What’s it like to work with Public Design Bureau? An interview with a client

Illustration by Shannon Levin. Learn more about our illustrators.

What’s it like to work with Public Design Bureau? An interview with a client

We’ve had the great pleasure of collaborating with Heather Corcoran, Vice Provost and Interim Dean of University College at Washington University in St. Louis on the Re-Imagine UCollege project since summer 2019. We wanted to know more about her experience with Public Design Bureau, human-centered design, and using design thinking to make change in adult education. 

Outside of her role as the interim dean, Heather is a designer and educator. As a designer, she explores relationships of information and visual expression, and studies design methodology. Before this project, she’d worked with other human-centered designers in her collaborative practice. 

Our conversation has been condensed and edited for clarity. 

PDB: To start out, can you tell me a little bit about the challenge, as you saw it before you started the project? Why did you seek out a human-centered design team to support you in this process? 

HC: I hired you to help us understand what the community, broadly-defined, would like for this entity, University College, to become if it’s going to better serve the needs in St. Louis. This was a situation where human-centered design really made sense. We have a diverse group of people, and we need to design based on what they might need and want, and how they would benefit. This process started with them, and was centered on their needs. It was a way to keep us honest. 

In addition, I really thought that we would get to much more creative, innovative, and open-minded potential ideas and prototypes about what things could look like, and that those would be more tangible. This process was driven by research, but was focused on making that research tangible. 

PDB: How was using a design thinking process different from how you might have approached changing the school otherwise? 

HC: In academia, we tend to build on what we already do and know. We have an infrastructure for teaching and educating that is quite intense, and highly educated people who we hire to impart what they know in a specific way. This makes it hard for us to pivot to a new category of person. We have really tested the one model of education we deliver — to full-time, residential students — and we’ve seen it be successful and help students.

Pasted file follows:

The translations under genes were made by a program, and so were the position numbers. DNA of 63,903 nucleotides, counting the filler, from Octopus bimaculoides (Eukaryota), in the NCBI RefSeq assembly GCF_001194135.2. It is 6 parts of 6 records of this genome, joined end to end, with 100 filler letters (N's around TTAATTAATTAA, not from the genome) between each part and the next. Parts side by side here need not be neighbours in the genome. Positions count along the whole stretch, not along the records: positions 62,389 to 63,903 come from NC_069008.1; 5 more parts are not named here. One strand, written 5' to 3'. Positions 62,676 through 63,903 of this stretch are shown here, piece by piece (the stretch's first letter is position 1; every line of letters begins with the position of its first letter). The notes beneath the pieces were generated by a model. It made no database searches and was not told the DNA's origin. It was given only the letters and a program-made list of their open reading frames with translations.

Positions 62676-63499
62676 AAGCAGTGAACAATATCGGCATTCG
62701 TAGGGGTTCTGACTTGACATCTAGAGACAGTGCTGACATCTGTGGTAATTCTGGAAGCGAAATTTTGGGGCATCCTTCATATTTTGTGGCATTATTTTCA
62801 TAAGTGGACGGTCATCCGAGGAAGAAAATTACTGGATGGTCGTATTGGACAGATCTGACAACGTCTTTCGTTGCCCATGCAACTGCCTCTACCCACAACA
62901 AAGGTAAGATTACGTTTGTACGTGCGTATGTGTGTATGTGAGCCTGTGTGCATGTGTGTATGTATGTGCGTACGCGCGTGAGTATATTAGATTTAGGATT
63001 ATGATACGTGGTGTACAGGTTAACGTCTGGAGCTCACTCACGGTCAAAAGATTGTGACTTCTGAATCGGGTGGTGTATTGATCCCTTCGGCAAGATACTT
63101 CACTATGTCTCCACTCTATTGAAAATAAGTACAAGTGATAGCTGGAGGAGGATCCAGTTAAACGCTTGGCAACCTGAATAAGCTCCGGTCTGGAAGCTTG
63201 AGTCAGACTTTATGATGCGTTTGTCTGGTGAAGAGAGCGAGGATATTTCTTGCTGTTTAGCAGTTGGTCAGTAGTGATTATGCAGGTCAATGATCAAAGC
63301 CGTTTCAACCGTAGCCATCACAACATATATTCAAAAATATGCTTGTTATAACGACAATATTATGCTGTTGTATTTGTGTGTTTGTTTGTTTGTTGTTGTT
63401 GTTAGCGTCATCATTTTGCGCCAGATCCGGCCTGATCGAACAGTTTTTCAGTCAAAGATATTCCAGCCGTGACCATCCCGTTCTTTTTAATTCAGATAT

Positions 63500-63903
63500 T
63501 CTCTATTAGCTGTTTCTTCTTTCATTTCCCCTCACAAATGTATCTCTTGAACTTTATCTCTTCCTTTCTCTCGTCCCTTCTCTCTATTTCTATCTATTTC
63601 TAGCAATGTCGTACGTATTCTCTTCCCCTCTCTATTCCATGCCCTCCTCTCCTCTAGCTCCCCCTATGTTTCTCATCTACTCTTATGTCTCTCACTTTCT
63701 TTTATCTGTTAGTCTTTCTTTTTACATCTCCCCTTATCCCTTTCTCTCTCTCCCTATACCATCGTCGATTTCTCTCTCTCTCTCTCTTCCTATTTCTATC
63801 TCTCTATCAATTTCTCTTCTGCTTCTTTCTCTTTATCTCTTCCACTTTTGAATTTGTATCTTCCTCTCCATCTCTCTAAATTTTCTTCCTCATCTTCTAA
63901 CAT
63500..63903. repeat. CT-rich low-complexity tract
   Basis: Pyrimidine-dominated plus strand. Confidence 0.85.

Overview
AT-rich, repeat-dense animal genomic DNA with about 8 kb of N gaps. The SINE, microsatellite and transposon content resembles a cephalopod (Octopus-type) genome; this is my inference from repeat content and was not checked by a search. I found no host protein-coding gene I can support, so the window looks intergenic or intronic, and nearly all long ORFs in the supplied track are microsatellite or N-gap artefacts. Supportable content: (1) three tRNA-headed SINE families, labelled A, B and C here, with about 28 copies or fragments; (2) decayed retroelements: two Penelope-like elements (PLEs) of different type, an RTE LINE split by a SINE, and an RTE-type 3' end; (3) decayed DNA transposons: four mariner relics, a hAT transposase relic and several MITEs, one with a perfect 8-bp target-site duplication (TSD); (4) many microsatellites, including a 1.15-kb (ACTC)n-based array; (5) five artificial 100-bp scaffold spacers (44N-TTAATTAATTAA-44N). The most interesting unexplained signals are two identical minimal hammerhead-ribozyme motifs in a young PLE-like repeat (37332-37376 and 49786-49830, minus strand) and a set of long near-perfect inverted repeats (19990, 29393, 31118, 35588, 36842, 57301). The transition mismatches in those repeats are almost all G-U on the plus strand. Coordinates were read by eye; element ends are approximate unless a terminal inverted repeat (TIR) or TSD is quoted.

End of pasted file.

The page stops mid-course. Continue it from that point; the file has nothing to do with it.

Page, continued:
Yet when we’re thinking about the new program we’re building, some of the shared assumptions we have about education are no longer true. We can’t assume that just because what we already do is good, we can just apply it in a new setting. Without perspective, definition, and understanding of the various groups of people and the forces that impact what is needed in the St. Louis region, we couldn’t design something specific and nuanced. We had to consider a complicated mix of forces that we don’t normally think about when we’re educating residential, full-time students. 

PDB: What do you wish you had known before you dove into a design thinking process for re-imagining UCollege? 

HC: This process is long. I knew that before, but once we were in the process and I started to hear the insights, it made me realize how much we had to do to make the school we were talking about. It was really important to be patient through this and wait for the full weight of the research to come in. Waiting meant that the ideas were reinforced in a way that was really useful, because you all developed several models that demonstrated how people make decisions. Creating these models took a huge amount of time and focus. I had to keep the urgency at bay. 

PDB: Tell us a little bit about the student team for this project. What was exciting for you about how students were involved in this process? 

HC: The student team was awesome. Since we’re educators, we’re always looking for opportunities to get our students involved. We got a ton of benefit from their participation, because this process was really labor intensive, but they also took ownership and learned so much through the process. During the Friday worksessions, you could feel the educational success of the project. They learned new skills, and they can tell you what they are. They all came from different areas of study and different years, but they built a team and a culture of mutual support. 

PDB: If this human-centered design process was a food, what food would it be? Why? 

HC: This process would be a food that is eaten slowly, where every bite tastes different. Maybe it’s like yogurt with things blended in? Or a really good quinoa salad.

PDB: How have you used the results from the Re-Imagine UCollege project as you’ve continued your work as interim dean? 

HC: I use this work every 40 seconds. Yet, I think we’ve only cracked the surface on what can happen from this work. Mostly we’ve been using it philosophically, to get people on board and build a team around these ideas. It’s been pivotal for that purpose. It’s not just the content and the research, but the frameworks and models are so valuable. The presentation and structure have made a library of valuable ideas that I can use to frame things. 

The part that is yet to come will happen after we have more of the leadership team in place. We’re hiring the people we need now to take these ideas and implement them, like aligning to employers, boosting career services, etc. The work from the design thinking process is a strong statement for pushing the envelope, which is a stand-in for the people who will be doing that pushing but aren’t here yet. 

Read more about the Re-Imagine UCollege project over in our project work.

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